POSTED BY Alex Zamenhof
Earlier this month, Netflix and Comcast announced a special arrangement that the two have entered into: namely, that Netflix streaming will be faster for people who have Comcast as their ISP. In a recent article, I found a fantastic description that breaks down exactly how video traffic on the internet works:
“Video traffic on the Internet, like the service that Netflix runs, is very sensitive to delays. As a result the Internet is built in such a way that content is distributed throughout the network in what’s known as content delivery networks, or CDNs. These services strategically place servers throughout the Internet and then they cache certain content, like streaming video, on these servers, so that when customers request a particular video it can easily and quickly be delivered to them. This reduces overall traffic on what’s known as the Internet backbone. And it results in a more efficient use of network resources. It also greatly improves performance and quality of service.”
Netflix has already built its own CDN (Content Delivery Network). The idea behind this is that Netflix would not have to pay a third party to provide its service to an ISP. However, big ISPs believe that Netflix should have to pay for the requisite increase in service necessary to stream effectively. While Netflix is trying to cut out the middle-man, the big ISPs are aiming to charge Netflix just as if it were a CDN itself. How do they achieve this? By dropping not so subtle hints that should Netflix refuse their offers of deals, then Netflix streaming may experience a slower connection on their servers.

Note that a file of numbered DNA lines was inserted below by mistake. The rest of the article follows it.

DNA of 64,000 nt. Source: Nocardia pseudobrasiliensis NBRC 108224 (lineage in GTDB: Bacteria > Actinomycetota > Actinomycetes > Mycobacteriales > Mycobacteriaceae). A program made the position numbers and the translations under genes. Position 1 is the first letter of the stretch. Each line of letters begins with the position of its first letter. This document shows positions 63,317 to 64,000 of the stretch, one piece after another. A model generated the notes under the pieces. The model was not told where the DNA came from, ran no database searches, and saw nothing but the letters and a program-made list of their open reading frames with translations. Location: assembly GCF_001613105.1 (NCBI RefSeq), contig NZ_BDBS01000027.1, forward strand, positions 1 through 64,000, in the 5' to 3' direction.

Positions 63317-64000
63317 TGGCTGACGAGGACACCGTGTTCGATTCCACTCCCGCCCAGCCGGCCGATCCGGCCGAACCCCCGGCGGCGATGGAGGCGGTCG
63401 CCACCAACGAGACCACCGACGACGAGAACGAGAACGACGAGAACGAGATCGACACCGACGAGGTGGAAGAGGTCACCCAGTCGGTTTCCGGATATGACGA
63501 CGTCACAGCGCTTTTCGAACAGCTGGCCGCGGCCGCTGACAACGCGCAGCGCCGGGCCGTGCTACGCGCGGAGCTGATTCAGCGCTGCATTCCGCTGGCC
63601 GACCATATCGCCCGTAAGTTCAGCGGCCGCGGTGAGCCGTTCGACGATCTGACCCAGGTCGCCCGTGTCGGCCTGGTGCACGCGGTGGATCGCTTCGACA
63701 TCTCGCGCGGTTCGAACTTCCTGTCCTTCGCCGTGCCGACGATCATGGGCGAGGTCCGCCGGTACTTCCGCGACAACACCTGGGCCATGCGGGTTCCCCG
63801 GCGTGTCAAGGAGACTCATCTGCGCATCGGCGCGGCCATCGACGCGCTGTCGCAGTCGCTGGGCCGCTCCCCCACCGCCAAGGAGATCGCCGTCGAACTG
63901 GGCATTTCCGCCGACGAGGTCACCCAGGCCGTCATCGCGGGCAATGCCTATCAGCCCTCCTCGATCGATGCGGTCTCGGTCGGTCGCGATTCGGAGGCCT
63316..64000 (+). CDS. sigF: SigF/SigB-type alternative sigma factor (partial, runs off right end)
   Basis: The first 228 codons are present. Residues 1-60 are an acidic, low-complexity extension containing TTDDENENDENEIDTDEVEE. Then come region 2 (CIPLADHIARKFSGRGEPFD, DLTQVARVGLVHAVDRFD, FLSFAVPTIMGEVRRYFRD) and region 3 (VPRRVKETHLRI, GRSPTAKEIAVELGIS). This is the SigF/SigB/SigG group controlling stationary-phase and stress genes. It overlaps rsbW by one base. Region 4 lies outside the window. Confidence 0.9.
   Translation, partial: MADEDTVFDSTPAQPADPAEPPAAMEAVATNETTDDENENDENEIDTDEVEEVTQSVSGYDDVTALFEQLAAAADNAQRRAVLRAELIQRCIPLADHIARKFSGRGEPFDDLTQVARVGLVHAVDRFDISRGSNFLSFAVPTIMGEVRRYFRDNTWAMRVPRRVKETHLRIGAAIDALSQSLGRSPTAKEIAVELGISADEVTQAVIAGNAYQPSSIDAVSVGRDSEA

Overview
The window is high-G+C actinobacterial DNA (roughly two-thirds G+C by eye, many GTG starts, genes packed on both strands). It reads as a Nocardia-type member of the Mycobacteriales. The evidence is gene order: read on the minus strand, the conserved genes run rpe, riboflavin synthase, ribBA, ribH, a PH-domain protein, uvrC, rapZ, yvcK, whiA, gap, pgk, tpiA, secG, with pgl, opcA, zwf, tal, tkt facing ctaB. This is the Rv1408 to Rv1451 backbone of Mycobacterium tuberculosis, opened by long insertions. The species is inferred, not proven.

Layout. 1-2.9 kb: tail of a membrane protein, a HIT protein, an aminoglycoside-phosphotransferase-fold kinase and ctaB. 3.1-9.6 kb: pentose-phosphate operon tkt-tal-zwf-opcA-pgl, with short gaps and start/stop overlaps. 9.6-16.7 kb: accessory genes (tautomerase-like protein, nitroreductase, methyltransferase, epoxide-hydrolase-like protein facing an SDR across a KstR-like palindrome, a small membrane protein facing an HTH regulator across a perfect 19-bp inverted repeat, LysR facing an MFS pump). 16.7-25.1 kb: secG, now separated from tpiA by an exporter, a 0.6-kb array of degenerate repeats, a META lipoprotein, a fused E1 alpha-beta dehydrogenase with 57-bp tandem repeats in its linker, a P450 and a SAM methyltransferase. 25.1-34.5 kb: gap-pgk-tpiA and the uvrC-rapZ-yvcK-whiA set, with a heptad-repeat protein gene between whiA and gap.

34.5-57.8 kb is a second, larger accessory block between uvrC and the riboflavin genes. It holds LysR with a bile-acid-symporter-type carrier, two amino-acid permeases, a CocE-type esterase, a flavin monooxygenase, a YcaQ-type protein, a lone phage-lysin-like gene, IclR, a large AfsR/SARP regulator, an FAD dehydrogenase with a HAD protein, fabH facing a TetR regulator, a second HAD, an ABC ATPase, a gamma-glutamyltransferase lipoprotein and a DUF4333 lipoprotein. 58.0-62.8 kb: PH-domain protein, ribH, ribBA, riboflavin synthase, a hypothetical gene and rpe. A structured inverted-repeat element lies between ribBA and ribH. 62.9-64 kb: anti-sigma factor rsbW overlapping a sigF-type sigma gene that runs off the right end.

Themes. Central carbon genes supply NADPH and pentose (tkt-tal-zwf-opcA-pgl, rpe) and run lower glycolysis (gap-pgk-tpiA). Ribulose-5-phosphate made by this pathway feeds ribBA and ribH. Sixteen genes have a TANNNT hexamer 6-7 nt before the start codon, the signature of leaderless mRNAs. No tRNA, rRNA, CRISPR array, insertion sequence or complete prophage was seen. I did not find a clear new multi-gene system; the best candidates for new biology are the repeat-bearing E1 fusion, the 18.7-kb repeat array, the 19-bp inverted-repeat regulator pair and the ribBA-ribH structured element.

This is tantamount to extortion in my book. Netflix is stepping on the toes of big ISPs, and they recognize this. With Comcast’s imminent merger with Time Warner, the ISP provider is slated to become the biggest provider in the US, owning some 30% of the market. Aside from antitrust issues, which are already being lobbed, it creates problems for emerging services like Netflix, Hulu, and Amazon who are all on the verge of premiering their own video streaming services, networks, or other similar things that have historically been the sole ground of the ISPs.
Netflix has made the logical statement that users who stream using Netflix’s own CDN experience significantly better viewing – a fact that is not in dispute by ISPs. This is now the critical juncture, where either Netflix tries to stand up for itself, or gets amalgamated into one or more of the existing ISPs. Unfortunately, because Netflix is on top of its game in the streaming world, it is true that ISPs must spend more money to upgrade their servers to keep pace with Netflix – therefore, it does make sense that those ISPs want a portion of the pie in exchange for upgrading their servers. I believe that in the near future, we will either see one or two ISPs dominate, or a whole host of choices: perhaps Netflix, Amazon, Hulu, Facebook, etc. will begin to pioneer their own subscription services to compete with the big ISPs. This would put the US more in line with other nations around the world, where there are a multitude of choices, rather than just a few big names.